- Oktoberfest. Literally: “October party”, it takes place in the Bavarian region of Germany, especially the city of Munich, once a year between September and October. It is a celebration of beer, a typical product of the region, whose origin is supposed in 1810 and which usually lasts for 16 to 18 continuous days of celebration.
- Viking festivals. Custom of the European Nordic countries in which they recall their Scandinavian roots through costumes, specific dinners and antique markets, all in order to pay tribute to the customs of the original tribes of the region.
- Ramadan. It is the month of fasting and purification of Muslims, the beginning of which marks the end of the last month of the Islamic lunar calendar, during which sexual intercourse, altered moods and the intake of food or drink are prohibited from dawn to dawn. to become night.
- Marriage party. Another almost universal custom of man, which formally and socially inaugurates the period of coexistence of a couple, through specific festivals and rituals, linked or not with religion and the church. They vary greatly according to culture and religion, but usually involve parties, dances, ceremonial dresses for the spouses and some symbol of commitment (such as rings).
- Saint John festivity. Common to Catholic peoples but with particular emphasis on Afro-descendant populations of the Caribbean (Colombia, Cuba, Venezuela), in whose history the Christian saint assimilated African deities and allowed the coexistence of cults. It is usually accompanied by drums, alcoholic beverages and a lot of dancing around the towns.
- Gnocchi on 29. Every 29th of the month, in Argentina, Paraguay and Uruguay it is customary to eat some preparation of gnocchi (from the Italian gnocchi: a type of pasta made with potatoes), a custom undoubtedly received from the large Italian immigration of the 19th and 20th centuries.
- Clitoral ablation. Common custom in sub-Saharan Africa and certain South American peoples, consisting of the section or cut of the clitoris in newborn girls; an ancestral form of hygiene that is being widely fought by international organizations for the protection of women, since it does not represent any benefit and upsets their sexual health.
- The levirate. A custom repealed in most of the western world but still resisting in some African peoples, it proposes the obligation of the brother of a deceased husband to marry the widow and perpetuate the family home. Note that in many of these towns bigamy and polygamy are common.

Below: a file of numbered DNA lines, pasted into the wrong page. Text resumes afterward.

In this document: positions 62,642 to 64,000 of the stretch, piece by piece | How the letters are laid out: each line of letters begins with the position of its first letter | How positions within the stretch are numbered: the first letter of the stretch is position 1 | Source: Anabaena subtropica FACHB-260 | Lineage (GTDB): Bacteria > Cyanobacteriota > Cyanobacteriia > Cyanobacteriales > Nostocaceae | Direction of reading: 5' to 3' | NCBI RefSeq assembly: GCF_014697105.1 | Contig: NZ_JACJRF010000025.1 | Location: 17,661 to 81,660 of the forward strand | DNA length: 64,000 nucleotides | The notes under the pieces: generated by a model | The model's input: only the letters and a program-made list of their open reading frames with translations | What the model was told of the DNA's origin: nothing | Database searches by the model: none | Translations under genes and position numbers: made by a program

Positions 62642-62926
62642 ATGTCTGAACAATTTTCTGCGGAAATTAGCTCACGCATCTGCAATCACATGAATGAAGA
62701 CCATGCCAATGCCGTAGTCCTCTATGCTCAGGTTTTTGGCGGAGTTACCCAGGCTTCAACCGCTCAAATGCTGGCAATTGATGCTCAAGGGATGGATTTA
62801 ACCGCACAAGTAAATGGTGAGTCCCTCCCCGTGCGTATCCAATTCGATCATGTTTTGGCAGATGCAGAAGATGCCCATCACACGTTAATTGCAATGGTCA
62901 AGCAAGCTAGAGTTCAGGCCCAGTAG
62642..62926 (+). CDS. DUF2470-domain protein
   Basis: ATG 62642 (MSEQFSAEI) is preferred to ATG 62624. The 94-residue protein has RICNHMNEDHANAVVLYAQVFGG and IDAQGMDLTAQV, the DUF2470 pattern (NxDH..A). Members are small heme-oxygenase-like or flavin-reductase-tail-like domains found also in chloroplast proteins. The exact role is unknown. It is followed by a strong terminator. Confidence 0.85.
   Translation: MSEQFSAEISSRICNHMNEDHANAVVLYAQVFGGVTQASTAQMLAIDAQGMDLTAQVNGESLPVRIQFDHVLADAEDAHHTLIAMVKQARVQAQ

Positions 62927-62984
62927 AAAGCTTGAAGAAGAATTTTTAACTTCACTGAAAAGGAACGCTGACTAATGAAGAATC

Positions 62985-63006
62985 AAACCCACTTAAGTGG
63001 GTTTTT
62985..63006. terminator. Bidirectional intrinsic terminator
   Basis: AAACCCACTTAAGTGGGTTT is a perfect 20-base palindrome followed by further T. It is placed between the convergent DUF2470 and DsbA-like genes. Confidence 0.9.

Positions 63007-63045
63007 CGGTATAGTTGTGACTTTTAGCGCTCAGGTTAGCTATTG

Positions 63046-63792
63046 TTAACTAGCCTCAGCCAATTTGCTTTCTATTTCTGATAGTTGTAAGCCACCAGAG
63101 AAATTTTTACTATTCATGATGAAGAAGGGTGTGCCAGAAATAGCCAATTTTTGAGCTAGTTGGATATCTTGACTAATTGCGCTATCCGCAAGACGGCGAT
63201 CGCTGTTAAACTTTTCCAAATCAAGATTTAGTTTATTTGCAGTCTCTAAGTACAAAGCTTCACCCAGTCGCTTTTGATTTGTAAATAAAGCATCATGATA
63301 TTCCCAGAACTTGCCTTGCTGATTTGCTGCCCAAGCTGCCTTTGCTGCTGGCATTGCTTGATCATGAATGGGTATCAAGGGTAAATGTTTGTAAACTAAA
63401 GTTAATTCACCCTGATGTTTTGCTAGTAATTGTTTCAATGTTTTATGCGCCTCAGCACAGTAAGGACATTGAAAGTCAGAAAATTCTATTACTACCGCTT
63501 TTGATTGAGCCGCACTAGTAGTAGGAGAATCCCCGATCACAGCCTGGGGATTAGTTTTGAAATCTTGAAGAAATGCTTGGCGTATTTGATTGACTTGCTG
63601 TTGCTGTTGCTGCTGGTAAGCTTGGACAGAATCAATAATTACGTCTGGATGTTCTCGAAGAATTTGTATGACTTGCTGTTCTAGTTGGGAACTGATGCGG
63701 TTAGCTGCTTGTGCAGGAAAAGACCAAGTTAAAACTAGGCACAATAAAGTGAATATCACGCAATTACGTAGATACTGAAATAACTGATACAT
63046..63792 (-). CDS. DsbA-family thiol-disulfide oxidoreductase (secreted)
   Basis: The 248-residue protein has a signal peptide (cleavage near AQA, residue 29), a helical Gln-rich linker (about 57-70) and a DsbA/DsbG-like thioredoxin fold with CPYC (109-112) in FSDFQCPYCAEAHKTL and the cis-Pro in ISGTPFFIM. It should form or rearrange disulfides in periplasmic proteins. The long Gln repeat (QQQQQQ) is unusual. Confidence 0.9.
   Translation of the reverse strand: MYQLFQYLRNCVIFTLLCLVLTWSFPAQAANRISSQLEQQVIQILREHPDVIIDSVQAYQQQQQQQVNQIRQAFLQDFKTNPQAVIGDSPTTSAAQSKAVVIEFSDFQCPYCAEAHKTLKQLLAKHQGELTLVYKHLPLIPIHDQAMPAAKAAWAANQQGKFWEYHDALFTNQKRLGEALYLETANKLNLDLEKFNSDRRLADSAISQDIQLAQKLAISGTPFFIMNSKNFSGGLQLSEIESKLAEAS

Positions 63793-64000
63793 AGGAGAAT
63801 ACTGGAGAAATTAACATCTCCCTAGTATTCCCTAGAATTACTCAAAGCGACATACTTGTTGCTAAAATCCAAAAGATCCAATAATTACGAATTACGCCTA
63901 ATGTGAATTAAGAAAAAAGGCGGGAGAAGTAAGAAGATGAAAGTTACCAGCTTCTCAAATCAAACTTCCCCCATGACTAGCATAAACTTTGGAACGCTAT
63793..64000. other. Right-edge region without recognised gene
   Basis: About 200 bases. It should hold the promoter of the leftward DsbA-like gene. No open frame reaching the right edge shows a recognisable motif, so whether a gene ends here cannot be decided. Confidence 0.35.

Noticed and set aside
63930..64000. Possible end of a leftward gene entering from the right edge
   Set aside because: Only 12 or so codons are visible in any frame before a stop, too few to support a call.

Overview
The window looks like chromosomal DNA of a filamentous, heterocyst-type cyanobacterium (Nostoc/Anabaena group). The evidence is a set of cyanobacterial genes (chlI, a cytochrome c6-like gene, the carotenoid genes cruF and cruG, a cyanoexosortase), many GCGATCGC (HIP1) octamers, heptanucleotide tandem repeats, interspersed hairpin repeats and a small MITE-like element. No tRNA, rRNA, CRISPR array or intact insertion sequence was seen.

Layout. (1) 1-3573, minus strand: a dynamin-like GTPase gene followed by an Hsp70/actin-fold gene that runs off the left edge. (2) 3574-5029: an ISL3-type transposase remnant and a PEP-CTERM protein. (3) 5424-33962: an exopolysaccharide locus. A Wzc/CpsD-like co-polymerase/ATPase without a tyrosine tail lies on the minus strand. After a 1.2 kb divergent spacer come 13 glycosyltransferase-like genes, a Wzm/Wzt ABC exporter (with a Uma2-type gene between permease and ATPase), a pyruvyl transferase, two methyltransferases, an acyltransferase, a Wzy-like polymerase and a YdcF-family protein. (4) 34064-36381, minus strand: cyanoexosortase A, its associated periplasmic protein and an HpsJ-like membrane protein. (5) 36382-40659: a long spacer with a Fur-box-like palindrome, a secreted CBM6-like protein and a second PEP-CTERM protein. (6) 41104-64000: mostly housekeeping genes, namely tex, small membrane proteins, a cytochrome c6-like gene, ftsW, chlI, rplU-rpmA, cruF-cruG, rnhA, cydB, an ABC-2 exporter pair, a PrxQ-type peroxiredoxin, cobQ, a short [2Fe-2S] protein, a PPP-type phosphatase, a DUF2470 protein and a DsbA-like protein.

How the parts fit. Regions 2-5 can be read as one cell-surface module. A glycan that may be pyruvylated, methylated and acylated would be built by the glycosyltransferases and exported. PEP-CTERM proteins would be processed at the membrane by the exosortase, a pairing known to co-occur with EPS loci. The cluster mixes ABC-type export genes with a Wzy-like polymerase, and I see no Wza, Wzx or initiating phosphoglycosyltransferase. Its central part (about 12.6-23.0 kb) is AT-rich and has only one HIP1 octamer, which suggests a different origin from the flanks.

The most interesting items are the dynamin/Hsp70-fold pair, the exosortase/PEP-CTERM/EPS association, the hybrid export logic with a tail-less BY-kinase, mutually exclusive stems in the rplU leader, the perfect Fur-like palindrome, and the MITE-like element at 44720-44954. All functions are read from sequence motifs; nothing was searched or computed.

- Descent of the saint. In the Yoruba religion, widely disseminated in the Hispanic Caribbean, there is an initiation process during which a specific deity is being linked with one of his faithful, and this requires him to wear absolutely white clothes for specific periods that vary from one year at three months.
- Sanfermines. Spanish tradition in Pamplona, Navarra, which worships San Fermín through various public festivals and the confinement, a journey that some brave people from the town take to the central square of the city, being chased by several raging bulls.
- Japanese tea ceremony. Linked with a certain practice of Zen Buddhism, it is a custom to treat guests with crushed green tea. This is done through a ritual of manual gestures and procedures prescribed by tradition and that constitute a way of connecting with one’s own.
- Kings Day. Catholic custom that survives in Spain and some Latin American countries, in conflict with the more commercial and universal concept of Christmas (with Santa Claus and the Christmas trees, etc.). Celebrate the arrival of the Magi (The Wise Men from the East) to the birthplace of Christ, by exchanging gifts.
- Thanksgiving Day. Exclusively North American and Canadian celebration, inheritance of traditions carried by the colonists and coinciding with the harvest festivals of the Native Americans, usually through the preparation of turkey and fruit cakes. In some regions commemorative events and parades are held.